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    Cited by:

    1. Peter Maniloff & Ralph Mastromonaco, 2014. "The Local Economic Impacts of Hydraulic Fracturing and Determinants of Dutch Disease," Working Papers 2014-08, Colorado School of Mines, Division of Economics and Business.
    2. repec:eee:inecon:v:107:y:2017:i:c:p:34-59 is not listed on IDEAS
    3. Melissa S. Kearney & Riley Wilson, 2017. "Male Earnings, Marriageable Men, and Nonmarital Fertility: Evidence from the Fracking Boom," NBER Working Papers 23408, National Bureau of Economic Research, Inc.
    4. Stephan E. Maurer & Andrei V. Potlogea, 2017. "Male-biased Demand Shocks and Women’s Labor Force Participation: Evidence from Large Oil Field Discoveries," Working Paper Series of the Department of Economics, University of Konstanz 2017-08, Department of Economics, University of Konstanz.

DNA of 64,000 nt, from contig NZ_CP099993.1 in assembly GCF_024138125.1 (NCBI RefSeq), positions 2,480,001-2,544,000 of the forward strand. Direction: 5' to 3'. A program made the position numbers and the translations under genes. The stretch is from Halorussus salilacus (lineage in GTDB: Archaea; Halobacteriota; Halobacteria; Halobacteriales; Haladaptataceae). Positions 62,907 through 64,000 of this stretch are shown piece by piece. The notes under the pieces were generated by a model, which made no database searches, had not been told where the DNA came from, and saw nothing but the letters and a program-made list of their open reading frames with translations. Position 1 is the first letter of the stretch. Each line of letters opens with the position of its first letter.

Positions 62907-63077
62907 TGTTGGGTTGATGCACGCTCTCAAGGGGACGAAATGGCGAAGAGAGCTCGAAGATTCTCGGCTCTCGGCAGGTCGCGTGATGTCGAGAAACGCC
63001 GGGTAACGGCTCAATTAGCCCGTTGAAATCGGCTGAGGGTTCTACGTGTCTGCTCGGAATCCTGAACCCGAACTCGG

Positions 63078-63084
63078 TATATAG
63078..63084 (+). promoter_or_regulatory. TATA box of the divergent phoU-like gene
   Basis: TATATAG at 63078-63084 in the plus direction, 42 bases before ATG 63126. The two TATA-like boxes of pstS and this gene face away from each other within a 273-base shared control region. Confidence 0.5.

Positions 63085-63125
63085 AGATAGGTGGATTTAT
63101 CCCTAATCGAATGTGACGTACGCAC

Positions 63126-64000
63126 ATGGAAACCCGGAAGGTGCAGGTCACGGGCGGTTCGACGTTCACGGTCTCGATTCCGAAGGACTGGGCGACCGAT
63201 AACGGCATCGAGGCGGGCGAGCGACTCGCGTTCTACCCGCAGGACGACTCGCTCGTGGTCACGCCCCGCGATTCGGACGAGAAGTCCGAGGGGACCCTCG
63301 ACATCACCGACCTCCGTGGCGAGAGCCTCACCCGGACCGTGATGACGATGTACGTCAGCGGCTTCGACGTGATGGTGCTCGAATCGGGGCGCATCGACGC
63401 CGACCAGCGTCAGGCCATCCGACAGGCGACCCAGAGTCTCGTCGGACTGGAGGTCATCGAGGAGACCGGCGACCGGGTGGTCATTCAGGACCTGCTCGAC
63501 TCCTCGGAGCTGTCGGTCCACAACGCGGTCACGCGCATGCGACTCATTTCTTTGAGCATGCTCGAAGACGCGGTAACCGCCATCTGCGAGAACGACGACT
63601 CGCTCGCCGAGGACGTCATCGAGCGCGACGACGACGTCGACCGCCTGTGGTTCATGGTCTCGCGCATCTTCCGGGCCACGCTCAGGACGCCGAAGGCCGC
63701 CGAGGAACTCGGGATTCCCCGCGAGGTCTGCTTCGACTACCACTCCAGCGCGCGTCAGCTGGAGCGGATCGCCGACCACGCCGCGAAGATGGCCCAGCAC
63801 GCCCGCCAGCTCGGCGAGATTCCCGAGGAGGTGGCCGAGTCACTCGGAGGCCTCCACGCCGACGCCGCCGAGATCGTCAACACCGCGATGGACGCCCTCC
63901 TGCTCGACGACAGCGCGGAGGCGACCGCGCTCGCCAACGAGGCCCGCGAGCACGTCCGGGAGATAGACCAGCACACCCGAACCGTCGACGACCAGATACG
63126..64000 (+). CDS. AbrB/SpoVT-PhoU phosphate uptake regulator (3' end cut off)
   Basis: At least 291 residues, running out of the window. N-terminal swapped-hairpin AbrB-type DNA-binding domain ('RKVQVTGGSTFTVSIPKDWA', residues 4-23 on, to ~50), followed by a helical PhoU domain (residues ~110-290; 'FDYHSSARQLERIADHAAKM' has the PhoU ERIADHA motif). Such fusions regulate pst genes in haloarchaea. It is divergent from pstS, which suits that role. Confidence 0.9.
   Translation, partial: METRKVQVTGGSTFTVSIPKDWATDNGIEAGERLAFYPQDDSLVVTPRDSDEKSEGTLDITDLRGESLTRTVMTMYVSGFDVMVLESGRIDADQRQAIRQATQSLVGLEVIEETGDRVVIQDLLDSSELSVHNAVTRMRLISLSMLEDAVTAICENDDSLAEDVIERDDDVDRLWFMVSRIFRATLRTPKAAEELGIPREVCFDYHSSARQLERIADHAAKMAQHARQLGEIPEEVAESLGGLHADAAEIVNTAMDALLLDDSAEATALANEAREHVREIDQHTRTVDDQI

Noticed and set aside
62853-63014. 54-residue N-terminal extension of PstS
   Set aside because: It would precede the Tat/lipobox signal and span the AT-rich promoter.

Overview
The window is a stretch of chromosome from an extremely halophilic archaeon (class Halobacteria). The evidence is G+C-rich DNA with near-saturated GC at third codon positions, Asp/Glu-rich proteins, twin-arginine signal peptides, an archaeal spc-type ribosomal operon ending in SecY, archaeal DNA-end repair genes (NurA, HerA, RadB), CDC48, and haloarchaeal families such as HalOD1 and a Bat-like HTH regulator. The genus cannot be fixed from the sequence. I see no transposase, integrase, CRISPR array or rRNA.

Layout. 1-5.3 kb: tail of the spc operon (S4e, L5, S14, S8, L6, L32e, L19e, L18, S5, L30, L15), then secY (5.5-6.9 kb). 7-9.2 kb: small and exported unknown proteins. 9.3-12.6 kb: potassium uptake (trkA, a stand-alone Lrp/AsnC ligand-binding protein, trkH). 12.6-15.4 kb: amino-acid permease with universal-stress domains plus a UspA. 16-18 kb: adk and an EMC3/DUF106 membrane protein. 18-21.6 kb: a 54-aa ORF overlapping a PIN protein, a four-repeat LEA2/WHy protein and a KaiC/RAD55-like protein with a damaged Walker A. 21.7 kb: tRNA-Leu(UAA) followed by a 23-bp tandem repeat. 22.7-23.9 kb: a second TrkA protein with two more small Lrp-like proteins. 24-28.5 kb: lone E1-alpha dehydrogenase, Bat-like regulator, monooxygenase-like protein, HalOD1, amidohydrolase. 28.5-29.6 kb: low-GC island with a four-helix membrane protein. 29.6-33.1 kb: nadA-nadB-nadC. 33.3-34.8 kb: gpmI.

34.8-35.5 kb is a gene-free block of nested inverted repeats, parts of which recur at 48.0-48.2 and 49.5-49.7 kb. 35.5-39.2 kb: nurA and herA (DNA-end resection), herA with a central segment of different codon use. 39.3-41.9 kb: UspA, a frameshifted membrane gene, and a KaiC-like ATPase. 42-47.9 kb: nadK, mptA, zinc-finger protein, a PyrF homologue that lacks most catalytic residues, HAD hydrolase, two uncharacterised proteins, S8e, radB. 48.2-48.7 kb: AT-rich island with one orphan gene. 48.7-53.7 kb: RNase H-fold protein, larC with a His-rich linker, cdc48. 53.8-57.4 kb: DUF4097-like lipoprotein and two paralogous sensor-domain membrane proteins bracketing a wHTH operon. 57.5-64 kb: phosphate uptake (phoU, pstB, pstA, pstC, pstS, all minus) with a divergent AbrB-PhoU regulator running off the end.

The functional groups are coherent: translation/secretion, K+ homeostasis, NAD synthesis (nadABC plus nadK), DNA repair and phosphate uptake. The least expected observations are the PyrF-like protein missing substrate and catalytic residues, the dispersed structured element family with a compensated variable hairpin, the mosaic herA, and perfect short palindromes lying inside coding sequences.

5. Maurer, Stephan E. & Potlogea, Andrei, 2014. "Fueling the gender gap? Oil and women's labor and marriage market outcomes," LSE Research Online Documents on Economics 60351, London School of Economics and Political Science, LSE Library.
    6. Agerton, Mark & Hartley, Peter R. & Medlock, Kenneth B. & Temzelides, Ted, 2017. "Employment impacts of upstream oil and gas investment in the United States," Energy Economics, Elsevier, vol. 62(C), pages 171-180.
    7. Arezki, Rabah & Fetzer, Thiemo & Pisch, Frank, 2017. "On the comparative advantage of U.S. manufacturing: Evidence from the shale gas revolution," Journal of International Economics, Elsevier, vol. 107(C), pages 34-59.